How am I different? Why should anyone choose my business? What do I offer that is unique or special? These are some of the most difficult questions for entrepreneurs to answer. But in the age of unlimited consumer choice, the answers are what makes one brand successful and dooms another to failure.
Brand identity is much more than a description of products and services. Thousands of retailers offer similar stuff, but the pricing, customer service, physical environment and marketing completely differentiate them in the minds of consumers.
How many stores sell blue sweaters? You’ll find blue sweaters at Saks Fifth Avenue, Forever 21 and Old Navy, but you probably won't find the same customers at those stores — these businesses have differentiated their brands to respond to the psychological needs of different groups. Every entrepreneur must do the same. The sweaters may be slightly different — the fabrics won’t be the same and they may be cut differently — but the products are fundamentally identical. It is not the product but rather the value created in the mind by the brand that allows Saks to charge ten times more than Old Navy for a blue sweater.
In order to build a successful brand you must be willing to set your business apart. But this can be hard to do because we examine our businesses through our personal, human ideas of popularity. We want to belong to groups and teams. As kids we become fearful of setting ourselves apart; after all, sometimes “different” means “strange” and it can be easy to ridicule someone who is unusual. But a business is not a person, and we can’t let our fear of standing out from the crowd affect how we create a brand.
Calling attention to your business is the only way that customers understand what you have to offer, and differentiating yourself from the competition is the best way to build a customer base in this age of innumerable brands.
So we’re back to the basic question: What makes your company unique? Why should I do business with you? When it's time for you to claim your own patch of ground in the public mind, there are a few avenues you can pursue that make this process easier.
- One way to differentiate your business is by telling a unique story. If your company has a story to tell it will most likely be completely different from any other. Some entrepreneurs have taken their personal histories and made them into brands. Others use the product itself as a kind of story. Does your company have a story to tell? What’s the best way to tell it?
- Some brands create distinctive rituals. The way you use a product can become very ritualized; the way we eat, dress and care for ourselves are good examples. Food often creates a kind of ritual. Some companies have taken the idea of ritual a step further and created habits that keep customers coming back for more. Is there a ritual hiding in your company that can become the face of your brand?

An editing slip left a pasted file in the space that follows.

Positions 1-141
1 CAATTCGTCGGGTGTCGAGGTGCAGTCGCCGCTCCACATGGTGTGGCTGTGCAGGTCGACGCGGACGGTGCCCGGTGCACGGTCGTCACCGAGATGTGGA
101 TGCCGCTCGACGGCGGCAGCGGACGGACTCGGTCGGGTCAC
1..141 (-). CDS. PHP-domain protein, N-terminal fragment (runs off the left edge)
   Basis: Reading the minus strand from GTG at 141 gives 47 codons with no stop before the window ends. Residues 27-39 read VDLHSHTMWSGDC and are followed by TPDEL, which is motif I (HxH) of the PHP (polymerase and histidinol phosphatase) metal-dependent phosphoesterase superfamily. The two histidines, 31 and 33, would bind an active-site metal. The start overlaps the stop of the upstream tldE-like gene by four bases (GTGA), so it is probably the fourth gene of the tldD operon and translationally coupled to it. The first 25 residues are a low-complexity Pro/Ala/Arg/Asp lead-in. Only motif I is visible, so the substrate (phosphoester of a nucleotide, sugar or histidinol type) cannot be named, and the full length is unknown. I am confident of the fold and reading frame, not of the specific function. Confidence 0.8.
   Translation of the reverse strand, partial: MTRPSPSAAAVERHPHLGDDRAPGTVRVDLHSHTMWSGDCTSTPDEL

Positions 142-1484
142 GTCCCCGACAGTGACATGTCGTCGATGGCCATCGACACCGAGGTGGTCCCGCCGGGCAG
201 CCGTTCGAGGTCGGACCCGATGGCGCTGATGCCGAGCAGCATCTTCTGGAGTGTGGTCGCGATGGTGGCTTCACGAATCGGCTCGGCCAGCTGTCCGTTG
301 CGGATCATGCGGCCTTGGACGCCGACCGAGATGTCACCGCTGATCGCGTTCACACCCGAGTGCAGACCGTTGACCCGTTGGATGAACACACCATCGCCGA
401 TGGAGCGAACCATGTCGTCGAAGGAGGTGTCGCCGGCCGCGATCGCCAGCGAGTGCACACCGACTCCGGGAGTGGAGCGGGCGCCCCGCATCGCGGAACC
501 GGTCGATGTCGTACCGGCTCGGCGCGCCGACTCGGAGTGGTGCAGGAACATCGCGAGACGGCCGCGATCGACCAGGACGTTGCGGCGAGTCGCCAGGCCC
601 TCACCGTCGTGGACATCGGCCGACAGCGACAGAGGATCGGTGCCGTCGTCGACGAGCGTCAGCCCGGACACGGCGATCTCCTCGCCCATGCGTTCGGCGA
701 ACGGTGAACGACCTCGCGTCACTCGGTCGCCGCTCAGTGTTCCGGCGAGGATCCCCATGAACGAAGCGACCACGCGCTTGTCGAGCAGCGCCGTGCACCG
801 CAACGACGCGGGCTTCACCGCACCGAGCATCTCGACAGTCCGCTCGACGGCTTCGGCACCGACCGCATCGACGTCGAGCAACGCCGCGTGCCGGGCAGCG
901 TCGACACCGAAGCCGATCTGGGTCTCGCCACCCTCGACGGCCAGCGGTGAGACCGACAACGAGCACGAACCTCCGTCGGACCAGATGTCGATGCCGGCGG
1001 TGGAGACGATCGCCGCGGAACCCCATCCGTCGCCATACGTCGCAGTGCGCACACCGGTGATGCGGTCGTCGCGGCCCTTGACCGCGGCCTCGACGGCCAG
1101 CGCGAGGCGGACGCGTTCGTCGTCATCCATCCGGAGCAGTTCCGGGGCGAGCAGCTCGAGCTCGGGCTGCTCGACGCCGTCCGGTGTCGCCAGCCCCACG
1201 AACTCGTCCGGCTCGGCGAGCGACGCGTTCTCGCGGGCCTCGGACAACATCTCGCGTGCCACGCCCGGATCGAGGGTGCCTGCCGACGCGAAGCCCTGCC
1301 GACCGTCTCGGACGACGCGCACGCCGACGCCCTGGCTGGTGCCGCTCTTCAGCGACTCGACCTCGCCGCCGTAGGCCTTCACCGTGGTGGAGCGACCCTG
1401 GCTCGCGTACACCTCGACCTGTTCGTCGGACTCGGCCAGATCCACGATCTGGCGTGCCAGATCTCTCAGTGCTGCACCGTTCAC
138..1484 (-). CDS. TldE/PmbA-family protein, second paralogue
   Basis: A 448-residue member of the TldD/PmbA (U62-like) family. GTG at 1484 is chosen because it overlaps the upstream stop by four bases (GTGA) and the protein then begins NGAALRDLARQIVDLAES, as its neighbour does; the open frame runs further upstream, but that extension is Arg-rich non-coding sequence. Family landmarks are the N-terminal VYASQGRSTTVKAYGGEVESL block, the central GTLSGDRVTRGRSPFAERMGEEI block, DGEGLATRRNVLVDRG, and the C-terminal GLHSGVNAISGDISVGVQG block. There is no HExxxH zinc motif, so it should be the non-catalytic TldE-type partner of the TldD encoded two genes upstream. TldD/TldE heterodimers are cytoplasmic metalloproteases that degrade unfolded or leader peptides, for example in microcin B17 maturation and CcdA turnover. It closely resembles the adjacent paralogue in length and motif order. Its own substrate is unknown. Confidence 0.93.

- Can your brand establish a new community? Some brands are so unique that they inspire followers who become far more than customers — they become advocates for products and services as they align their own identities with the brand. Can your brand become a banner that leads your customers?
- Brands can create styles all their own. A company can develop a unique aesthetic that takes up residence in the mind. Even products that you might think of as commonplace can transform themselves with a touch of style. Look around your home — does your furniture look like it came from a particular store? When you go into your closet, is it easy to tell what designers you favor? These brands have chosen a particular style that appealed to you, and any company can do the same.
- We have become consumers of experiences. As commerce has grown and evolved we have taken the most mundane activities and transformed them into unique experiences that can be easily identified and create a new brand in the mind. Restaurants have turned eating into theater, and movie theaters have turned entertainment into a culinary experience. Even visiting the dentist has become more like a day at the spa. Can your products transform into a memorable moment?
- Do you turn heads when you walk into a room? Does your own personality deserve a brand? If your reputation precedes you, it may be that the best way to define your brand is through yourself. Many brands have done this over the years and, although it can be tricky, sometimes the most effective brand is the face of the founder. Other brands choose characters — both fictional and real — to distinguish their brands. Regardless of who you choose, adopting a personality for your brand can be an effective way of drawing a distinction between you and your competition.
Over the next several days we will be looking at each of these approaches in more depth. I hope you will be able to use these ideas to find your own path to an individual presence in the minds of your customers — a unique, memorable brand.